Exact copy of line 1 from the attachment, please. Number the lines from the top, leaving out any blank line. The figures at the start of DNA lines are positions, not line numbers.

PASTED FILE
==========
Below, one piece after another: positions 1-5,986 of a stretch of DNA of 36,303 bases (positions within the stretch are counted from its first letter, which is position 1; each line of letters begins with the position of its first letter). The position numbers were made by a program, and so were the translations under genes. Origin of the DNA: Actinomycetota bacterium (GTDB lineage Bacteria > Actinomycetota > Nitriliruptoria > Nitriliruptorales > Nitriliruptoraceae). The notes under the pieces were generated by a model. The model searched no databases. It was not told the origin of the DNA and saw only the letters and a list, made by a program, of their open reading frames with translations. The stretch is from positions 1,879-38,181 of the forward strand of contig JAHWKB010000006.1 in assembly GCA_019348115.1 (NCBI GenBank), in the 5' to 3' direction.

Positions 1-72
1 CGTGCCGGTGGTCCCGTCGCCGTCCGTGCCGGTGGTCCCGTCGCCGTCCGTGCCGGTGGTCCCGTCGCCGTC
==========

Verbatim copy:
Below, one piece after another: positions 1-5,986 of a stretch of DNA of 36,303 bases (positions within the stretch are counted from its first letter, which is position 1; each line of letters begins with the position of its first letter). The position numbers were made by a program, and so were the translations under genes. Origin of the DNA: Actinomycetota bacterium (GTDB lineage Bacteria > Actinomycetota > Nitriliruptoria > Nitriliruptorales > Nitriliruptoraceae). The notes under the pieces were generated by a model. The model searched no databases. It was not told the origin of the DNA and saw only the letters and a list, made by a program, of their open reading frames with translations. The stretch is from positions 1,879-38,181 of the forward strand of contig JAHWKB010000006.1 in assembly GCA_019348115.1 (NCBI GenBank), in the 5' to 3' direction.